The horrific passenger deaths that occur when a plane crashes are only the tip of an iceberg that peeks through the surface of the water extremely rarely.  To know whether the risk of a disaster has in fact decreased, we need to know the size and shape of the hidden part of the iceberg.

That hidden part is made up of lots of little incidents that happen every day in the course of air travel and that very, very slightly increase the risk of an airplane accident, just as small changes in Aunt Gertrude’s lung cells increase the likelihood that a cancerous tumor will begin growing sometime later.

Amazingly, detailed information about the frequency of little risk-increasing incidents in commercial air travel exists today, but it has been collected by a federal government program that is quietly being shut down.

After the 1997 White House Commission on Aviation Safety and Security set a goal of reducing the risk of air travel accidents by 80% over the next ten years, federal agencies realized that they had no way to monitor whether progress toward this goal was being achieved.

Airplanes’ "black boxes" and other computers track what planes do physically, but they yield a colossally huge amount of data that can’t be analyzed quickly and inexpensively.  And on-board computers can’t see lots of incidents that increase risks, especially incidents involving human behavior in the cockpit and air traffic control tower.

So NASA inaugurated an ambitious program called The National Aviation Operations Monitoring Service.  This new monitoring system used the science of survey research to collect reliable data quickly, efficiently, and inexpensively.  Every day of every month for years, large random samples of commercial airline pilots have been interviewed in depth and have reported the frequency with which they witnessed many different sorts of risk-increasing incidents.

Nearly 100 types of incidents have been measured: A pilot attempting to talk to an air traffic controller but being unable to reach anyone.  A near miss with another plane in the air or on the ground.  A pilot failing to follow instructions about where to fly when.  A plane failing to avoid dangerous weather while cruising.  A piece of on-board equipment failing to work properly. Perceptual confusion by pilots.  Passenger disturbances.  And many more.

Just as an interview with Aunt Gertrude can tell doctors more useful information than will be revealed by medical tests alone, talking with pilots about what they have witnessed deepens our understanding of what’s been happening in the skies.

More than 24,000 interviews have been conducted.  80% of the contacted commercial pilots agreed to be interviewed, an impressively high rate, because these pilots trust NASA to do high quality work and to protect their confidentiality.

The interviewing method was fine-tuned through years of careful design work and was vetted in public and private meetings with management personnel from airlines, labor unions, and aircraft manufacturers, with the staffs of federal agencies, with airplane and helicopter pilots, and with air traffic controllers.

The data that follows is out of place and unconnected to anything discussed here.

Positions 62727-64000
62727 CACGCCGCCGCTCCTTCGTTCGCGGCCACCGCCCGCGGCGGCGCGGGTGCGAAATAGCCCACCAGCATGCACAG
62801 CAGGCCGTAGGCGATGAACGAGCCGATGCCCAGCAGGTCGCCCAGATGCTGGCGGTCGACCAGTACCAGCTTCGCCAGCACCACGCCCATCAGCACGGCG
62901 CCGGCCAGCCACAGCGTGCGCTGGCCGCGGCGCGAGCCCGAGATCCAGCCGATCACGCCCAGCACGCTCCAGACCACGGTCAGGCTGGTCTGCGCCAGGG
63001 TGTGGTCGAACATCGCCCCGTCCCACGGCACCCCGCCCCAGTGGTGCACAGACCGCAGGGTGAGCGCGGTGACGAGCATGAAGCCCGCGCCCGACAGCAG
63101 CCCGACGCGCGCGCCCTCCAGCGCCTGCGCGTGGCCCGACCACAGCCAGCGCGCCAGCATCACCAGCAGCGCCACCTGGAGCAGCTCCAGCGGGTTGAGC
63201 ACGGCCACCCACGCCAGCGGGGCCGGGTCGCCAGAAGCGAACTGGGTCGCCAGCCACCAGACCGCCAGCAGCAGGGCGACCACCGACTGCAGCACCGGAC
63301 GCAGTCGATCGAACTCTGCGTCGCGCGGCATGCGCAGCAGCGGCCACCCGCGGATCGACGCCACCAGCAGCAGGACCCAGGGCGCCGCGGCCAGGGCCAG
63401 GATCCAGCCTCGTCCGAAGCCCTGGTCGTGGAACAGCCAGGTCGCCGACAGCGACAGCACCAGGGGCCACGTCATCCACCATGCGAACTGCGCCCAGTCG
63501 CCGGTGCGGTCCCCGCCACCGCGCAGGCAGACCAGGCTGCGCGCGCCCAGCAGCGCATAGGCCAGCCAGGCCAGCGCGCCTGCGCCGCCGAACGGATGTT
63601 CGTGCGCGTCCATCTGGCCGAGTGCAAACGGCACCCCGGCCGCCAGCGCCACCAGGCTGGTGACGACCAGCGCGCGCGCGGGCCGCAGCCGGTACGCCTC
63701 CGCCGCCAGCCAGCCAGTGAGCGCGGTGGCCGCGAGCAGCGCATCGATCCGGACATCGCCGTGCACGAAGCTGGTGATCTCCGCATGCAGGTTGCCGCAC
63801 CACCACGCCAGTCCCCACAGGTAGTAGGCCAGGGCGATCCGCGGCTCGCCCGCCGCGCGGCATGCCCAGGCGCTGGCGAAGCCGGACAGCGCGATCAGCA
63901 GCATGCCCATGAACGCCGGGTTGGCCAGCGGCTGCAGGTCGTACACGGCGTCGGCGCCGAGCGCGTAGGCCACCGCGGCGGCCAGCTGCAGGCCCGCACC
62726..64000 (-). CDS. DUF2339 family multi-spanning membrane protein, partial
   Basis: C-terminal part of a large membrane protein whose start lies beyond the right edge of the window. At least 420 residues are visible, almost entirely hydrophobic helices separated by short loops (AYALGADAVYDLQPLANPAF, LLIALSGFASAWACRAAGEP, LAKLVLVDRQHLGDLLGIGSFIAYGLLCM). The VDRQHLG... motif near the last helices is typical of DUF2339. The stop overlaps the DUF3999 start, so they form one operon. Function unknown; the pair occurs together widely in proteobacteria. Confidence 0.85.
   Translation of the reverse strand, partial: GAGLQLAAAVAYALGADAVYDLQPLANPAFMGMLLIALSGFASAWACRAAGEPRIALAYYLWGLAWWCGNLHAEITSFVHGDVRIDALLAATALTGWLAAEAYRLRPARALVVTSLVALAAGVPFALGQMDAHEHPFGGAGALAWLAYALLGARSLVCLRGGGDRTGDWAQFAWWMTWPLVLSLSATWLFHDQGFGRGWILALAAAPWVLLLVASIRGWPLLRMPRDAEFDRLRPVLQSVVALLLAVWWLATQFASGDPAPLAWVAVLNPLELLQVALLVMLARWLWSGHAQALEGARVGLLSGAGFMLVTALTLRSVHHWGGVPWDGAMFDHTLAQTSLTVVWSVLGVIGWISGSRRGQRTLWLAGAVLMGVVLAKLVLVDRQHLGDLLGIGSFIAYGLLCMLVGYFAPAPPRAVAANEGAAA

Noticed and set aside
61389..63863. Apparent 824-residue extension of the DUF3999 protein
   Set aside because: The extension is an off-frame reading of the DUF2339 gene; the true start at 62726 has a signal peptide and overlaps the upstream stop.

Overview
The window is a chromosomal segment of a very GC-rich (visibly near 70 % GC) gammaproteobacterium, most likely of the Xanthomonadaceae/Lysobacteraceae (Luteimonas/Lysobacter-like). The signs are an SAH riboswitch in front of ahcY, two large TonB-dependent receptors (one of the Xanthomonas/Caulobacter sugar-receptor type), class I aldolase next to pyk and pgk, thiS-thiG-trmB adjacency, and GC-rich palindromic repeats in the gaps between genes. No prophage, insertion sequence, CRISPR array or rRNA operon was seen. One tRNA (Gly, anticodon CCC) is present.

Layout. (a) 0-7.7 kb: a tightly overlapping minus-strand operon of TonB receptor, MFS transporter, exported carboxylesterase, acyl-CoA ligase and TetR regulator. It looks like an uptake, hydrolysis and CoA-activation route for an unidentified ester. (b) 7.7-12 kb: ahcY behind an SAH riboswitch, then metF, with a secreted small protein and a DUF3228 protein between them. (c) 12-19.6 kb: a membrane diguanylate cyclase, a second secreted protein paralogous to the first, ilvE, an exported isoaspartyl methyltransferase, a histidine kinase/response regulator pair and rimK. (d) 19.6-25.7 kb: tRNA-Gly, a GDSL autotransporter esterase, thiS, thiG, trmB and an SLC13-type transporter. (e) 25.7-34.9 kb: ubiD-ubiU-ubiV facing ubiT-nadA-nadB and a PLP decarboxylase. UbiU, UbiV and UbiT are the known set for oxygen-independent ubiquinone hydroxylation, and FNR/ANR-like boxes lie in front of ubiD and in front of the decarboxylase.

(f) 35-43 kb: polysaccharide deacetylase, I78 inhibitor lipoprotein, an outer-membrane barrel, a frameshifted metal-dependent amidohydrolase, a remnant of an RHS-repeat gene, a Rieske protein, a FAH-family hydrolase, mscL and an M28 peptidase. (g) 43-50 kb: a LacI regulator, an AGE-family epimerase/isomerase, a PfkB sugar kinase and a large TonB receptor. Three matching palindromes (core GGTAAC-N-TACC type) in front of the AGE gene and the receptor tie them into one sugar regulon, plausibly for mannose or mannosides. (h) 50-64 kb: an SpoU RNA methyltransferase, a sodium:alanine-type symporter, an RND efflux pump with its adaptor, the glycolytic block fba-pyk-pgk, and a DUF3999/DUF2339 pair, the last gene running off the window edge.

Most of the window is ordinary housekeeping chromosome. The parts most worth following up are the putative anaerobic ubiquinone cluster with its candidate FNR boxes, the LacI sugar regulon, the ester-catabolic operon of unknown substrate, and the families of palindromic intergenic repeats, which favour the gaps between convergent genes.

A few of the numbers generated by this new monitoring system can be compared with measurements of the same incidents made in other, more costly ways (e.g., some equipment failures recorded by on-board computers and near misses tracked by federally mandated reporting systems).  The correspondence is very close, reinforcing confidence in the rest of the survey data about incidents that are not tracked in other ways.

Examining the air travel system through the eyes of pilots in this way helps to deepen understanding of what’s been happening in the skies.  If NASA had pursued its original plan to develop similar reporting systems for air traffic controllers, flight attendants, and airplane mechanics, we’d have even more insight.

The surveys’ results can be used to determine whether progress is indeed being made toward the White House Commission’s goal of an 80% reduction in risk.  But more importantly, the surveys are like canaries in a mine, documenting increases in particular types of risk and allowing air travel professionals to take preventive steps before catastrophes happen.  Expanding the program’s mission to collect data on aircraft security might even help reduce the threat of terrorism.

But instead of allowing the program to run as planned through 2009, NASA prematurely shut down interviewing of pilots last January and called off all plans to continue and expand the project, as they shift their priority to putting a man on Mars.  The shutdown was coincident with the arrival of a new NASA administrator whose preferences for research seem not to include projects like NAOMS.

No evidence I know of indicates that the NAOMS surveys were somehow a failure or produced misleading or inaccurate data.  From all indications, they could not have been more successful.

So from my perspective, the premature shutdown is a big mistake.  Many experts who want to increase the safety of everyone boarding an airplane built a great tool that costs relatively little and could help to prevent disasters.

But their work was terminated, and you can’t find out what they learned, even though you paid for it.

Now is the time to bring NAOMS back to life.  The only way I can see to do that would be for many Americans to express their support by contacting NASA and Congressional representatives who work on aviation issues.  If enough voices speak loudly and in unison, maybe some progress can be made.

September 5, 2006 | Permalink | Comments (0) | TrackBack (0)